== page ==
Wednesday, June 9, 2010

Drafting: Moving Darts

This tutorial picks up where my midriff yoke tutorial leaves off: In the images you see here, I've already removed the lower portion of the bodice to form the yoke.  The next step, before we actually create the surplice neckline, will be to combine and eliminate some of the darts in the bodice.  So in this tutorial, I'll show you how to move a dart using the slash-and-spread method.  Although I'm working on my brunch dress bodice here, the steps I'll describe apply to many other situations where you would move or combine darts.

Combining Two Darts into One
For a bodice of this style, it doesn't make much sense to have a bust dart, so we need to combine the bust dart with the waist-fitting dart.  When we're done, the bodice front will have one single dart that accomplishes the same fitting as the two darts we started with.

First, cut through the center of the bust dart, cutting almost to but not through the bust point.  Do the same for the waist dart.  The bottom corner of the bodice piece will now be connected only by a tiny paper hinge at the bust point, and should be able to pivot freely.  (If it doesn't, you need to cut further.)

Pivot the piece so that the edges of the bust dart meet at the side seam, and tape it closed, making sure your paper lies flat with no wrinkles or hitches.

The edges of your remaining dart will be slightly uneven, so trace straight lines from the bottom corners to the bust point to form new, straight dart legs.  (As a rule of thumb, when a bodice has only one dart, it extends all the way to the bust point.  When it has two darts, the points of those darts fall somewhere in the outer third of the bust circle.)

Moving a Dart

Although slopers have a shoulder dart on the bodice back, few garments do.  So what do we do with the shoulder dart?  Often, the solution is to move it to a place, like the neckline, where it will eventually be cut off.  That's what I'll do here.  But you can use this same basic technique to move any dart, for construction or design reasons.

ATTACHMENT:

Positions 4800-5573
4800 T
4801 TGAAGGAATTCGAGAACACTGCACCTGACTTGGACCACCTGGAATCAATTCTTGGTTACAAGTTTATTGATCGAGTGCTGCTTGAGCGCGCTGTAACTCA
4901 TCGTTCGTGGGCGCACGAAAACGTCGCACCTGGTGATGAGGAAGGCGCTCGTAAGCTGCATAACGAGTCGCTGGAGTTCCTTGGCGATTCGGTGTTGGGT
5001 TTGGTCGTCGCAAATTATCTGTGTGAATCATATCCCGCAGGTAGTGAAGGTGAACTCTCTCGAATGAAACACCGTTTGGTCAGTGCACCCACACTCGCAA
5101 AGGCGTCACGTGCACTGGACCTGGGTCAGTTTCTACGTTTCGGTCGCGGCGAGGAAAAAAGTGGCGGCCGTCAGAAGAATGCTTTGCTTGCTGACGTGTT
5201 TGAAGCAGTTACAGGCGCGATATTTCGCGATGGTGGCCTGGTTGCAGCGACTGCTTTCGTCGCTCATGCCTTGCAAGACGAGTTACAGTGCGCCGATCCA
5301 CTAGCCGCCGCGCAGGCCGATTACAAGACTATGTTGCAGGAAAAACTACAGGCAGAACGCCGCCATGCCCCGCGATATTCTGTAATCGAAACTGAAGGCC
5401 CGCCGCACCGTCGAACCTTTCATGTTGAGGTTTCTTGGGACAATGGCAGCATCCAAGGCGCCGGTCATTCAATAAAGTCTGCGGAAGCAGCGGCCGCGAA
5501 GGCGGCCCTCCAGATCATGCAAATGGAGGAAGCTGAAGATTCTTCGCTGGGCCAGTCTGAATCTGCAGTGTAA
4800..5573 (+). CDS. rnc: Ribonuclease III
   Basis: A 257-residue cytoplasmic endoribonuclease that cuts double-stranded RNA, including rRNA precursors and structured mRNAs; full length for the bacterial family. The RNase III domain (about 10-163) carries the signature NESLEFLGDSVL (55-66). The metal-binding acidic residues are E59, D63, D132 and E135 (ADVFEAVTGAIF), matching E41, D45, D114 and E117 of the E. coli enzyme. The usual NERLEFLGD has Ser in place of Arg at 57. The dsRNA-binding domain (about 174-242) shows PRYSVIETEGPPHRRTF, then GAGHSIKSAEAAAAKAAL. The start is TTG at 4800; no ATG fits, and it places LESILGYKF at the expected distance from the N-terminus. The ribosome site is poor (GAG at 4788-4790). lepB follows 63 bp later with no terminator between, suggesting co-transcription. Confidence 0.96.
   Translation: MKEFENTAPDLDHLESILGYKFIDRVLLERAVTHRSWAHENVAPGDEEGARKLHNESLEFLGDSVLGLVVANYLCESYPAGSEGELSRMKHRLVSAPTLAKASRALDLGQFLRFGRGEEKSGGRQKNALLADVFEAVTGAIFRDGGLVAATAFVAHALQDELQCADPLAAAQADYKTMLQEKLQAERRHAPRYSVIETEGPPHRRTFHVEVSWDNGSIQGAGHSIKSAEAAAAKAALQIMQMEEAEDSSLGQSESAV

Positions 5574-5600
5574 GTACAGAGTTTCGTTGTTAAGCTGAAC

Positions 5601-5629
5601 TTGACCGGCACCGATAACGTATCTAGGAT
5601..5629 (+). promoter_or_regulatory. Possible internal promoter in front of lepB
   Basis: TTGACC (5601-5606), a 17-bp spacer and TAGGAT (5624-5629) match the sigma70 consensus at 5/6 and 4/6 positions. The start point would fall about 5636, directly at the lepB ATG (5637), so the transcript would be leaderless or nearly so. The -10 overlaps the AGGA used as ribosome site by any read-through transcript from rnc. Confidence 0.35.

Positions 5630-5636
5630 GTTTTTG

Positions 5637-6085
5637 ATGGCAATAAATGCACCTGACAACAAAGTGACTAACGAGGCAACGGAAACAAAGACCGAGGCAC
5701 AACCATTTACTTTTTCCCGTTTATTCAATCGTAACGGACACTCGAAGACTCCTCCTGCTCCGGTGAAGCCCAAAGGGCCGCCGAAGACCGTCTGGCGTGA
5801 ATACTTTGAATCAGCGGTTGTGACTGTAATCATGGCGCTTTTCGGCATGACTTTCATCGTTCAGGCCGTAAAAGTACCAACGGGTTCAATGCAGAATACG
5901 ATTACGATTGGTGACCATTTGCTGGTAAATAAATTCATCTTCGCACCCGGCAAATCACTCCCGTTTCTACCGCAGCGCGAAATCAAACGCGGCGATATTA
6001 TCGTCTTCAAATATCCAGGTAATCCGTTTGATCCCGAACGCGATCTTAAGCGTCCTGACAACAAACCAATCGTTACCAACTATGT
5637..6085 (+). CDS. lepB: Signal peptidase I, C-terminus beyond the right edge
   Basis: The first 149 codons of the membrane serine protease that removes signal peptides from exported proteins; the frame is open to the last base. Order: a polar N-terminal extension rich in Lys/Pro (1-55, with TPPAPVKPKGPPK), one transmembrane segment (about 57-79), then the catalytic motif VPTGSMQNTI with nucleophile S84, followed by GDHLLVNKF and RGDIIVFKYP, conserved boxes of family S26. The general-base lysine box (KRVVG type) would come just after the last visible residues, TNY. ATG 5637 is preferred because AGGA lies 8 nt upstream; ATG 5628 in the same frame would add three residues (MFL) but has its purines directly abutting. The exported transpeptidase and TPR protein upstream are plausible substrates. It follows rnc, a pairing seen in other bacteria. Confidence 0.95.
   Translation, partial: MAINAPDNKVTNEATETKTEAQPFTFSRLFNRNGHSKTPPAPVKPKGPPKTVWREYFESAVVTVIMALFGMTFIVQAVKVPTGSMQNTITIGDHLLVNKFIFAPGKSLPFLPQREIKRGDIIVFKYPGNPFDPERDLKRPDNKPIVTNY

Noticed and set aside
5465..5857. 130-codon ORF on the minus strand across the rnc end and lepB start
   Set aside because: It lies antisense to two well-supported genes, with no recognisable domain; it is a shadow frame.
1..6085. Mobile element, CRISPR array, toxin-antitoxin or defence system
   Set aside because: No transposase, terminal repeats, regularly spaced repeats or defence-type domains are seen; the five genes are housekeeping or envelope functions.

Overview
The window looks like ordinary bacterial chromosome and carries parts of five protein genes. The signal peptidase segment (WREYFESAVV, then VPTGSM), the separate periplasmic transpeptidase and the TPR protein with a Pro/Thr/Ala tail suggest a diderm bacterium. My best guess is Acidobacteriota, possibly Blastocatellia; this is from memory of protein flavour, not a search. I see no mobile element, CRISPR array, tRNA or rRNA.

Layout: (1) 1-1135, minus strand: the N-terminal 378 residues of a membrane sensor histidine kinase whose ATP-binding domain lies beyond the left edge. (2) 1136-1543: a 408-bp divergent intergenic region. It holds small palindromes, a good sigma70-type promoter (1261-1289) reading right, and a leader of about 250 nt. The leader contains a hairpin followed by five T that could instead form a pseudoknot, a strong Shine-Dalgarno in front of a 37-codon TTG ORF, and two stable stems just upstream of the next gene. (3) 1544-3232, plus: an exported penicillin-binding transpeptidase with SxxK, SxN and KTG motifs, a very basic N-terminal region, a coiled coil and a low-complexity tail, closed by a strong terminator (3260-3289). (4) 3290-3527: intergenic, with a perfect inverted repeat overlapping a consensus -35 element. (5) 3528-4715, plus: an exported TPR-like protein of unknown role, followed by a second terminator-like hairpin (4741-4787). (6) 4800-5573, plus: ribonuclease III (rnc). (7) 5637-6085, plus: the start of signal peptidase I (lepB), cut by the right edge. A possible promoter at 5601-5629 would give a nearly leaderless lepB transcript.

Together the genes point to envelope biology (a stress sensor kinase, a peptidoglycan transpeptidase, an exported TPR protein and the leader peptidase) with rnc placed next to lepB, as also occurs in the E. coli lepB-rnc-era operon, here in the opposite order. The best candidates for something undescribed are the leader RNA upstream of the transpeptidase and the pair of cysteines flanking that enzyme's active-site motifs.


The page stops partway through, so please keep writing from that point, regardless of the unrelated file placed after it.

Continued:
Again, we'll be using the slash-and-spread method, which means we'll be pivoting a piece of our pattern around a tiny paper hinge.  On the bodice front, you use the bust point as your pivot point, but there's no equally obvious point on the bodice back.  So before we can slash and spread, we need to establish and mark the pivot point, 1 1/2 inches below the end of the shoulder dart.

Then, draw a line where you would like your new dart to form.  In this situation, the location of the new dart doesn't much matter, since I'll eventually cut it off when I lower the back neckline.  But if you're creating a design element, you'll want to put some thought into the placement and direction of your relocated dart.

This is the bodice back.  (The CB is on the right side of the picture.)  I've drawn a line down from the neckline edge, which will be my relocated dart, and I've connected that line to the pivot point I just established.  I've also drawn a line connecting the original dart to the pivot point.

Next, cut along those lines, to but not through the pivot point, leaving a paper hinge as before.  Pivot the loose section of your pattern to close the orignial dart, keeping the pattern flat.  This will open a dart in the new location.

This is what the pattern should look like after closing the original shoulder dart.  I've taped a piece of paper behind the pattern to stabilize it.

If you intended to use this dart, you would refine it now.  But since this area of my pattern will just be cut away, I'm not going to the effort to do that here.

That's all for now on moving darts!  In the next post, I'll show you how to create the surplice neckline and make adjustments to the armscye for a sleeveless bodice.

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